The basic form of the categorical syllogism is: If A is part of C then B is a part of C. (A and B are members of C).
The major premise (the first statement) is a general statement of the form ‘All/none/some A are B’, for example:
All men are mortal.
This statement is not challenged and is assumed to be true.
The minor premise (the second statement) is also a statement about inclusion and is also assumed to be true. It is usually a specific statement, for example:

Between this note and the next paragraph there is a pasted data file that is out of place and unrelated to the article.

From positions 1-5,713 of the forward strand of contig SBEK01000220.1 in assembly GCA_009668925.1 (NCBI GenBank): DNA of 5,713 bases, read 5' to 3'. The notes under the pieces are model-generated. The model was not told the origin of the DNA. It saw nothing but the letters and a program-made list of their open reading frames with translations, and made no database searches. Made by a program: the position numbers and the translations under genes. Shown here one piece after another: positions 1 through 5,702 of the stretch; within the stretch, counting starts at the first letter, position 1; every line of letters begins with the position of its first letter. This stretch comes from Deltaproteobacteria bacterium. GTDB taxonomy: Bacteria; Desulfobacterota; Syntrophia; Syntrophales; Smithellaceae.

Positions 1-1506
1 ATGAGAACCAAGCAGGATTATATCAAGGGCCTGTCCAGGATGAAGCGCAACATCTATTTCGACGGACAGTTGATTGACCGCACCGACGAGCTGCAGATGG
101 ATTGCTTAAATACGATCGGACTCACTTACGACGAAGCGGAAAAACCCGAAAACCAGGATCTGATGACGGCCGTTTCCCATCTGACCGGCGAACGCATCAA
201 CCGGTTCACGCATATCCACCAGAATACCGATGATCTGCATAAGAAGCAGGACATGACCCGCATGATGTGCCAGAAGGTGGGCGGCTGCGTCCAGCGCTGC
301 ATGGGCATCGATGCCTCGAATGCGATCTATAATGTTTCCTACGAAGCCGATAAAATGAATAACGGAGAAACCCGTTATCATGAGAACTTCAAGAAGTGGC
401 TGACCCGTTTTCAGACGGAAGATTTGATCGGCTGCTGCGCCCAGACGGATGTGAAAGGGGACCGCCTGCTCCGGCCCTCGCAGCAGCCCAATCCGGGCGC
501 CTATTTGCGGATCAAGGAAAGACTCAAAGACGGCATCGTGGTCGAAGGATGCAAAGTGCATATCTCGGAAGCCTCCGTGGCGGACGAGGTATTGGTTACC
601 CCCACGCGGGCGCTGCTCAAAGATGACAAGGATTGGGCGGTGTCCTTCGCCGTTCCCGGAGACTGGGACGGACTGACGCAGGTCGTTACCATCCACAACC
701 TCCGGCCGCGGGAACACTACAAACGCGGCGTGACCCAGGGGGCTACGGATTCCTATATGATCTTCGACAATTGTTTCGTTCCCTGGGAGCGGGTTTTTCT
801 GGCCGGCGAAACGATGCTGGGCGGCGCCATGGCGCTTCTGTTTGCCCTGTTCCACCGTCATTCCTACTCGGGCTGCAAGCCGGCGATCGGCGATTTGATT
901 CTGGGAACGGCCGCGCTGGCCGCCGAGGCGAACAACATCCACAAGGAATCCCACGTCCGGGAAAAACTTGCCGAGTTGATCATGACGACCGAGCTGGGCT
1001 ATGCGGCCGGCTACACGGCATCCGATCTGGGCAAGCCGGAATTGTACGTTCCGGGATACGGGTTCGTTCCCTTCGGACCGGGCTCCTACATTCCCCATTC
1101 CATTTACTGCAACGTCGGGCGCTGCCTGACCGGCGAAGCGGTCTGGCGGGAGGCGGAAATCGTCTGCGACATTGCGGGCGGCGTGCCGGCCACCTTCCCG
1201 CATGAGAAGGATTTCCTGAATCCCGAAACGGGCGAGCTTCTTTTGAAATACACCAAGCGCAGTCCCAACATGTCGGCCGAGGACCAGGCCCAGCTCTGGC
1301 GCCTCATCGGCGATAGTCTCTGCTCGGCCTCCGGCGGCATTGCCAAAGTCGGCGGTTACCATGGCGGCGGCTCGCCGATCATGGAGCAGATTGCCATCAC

Socrates is a man.
It may also be a general statement with a reduced scope. Thus, for example, when the major premise takes the format of ‘all’, the minor premise may be ‘some’. The minor premise is also assumed to be true.
The conclusion is a third statement, based on a combination of the major and minor premise.
Socrates is mortal.
From the truth of the first two statements, a truth is created in this third statement. The trouble is that this ‘truth’ is not always true — yet it often appears to be quite a logical conclusion.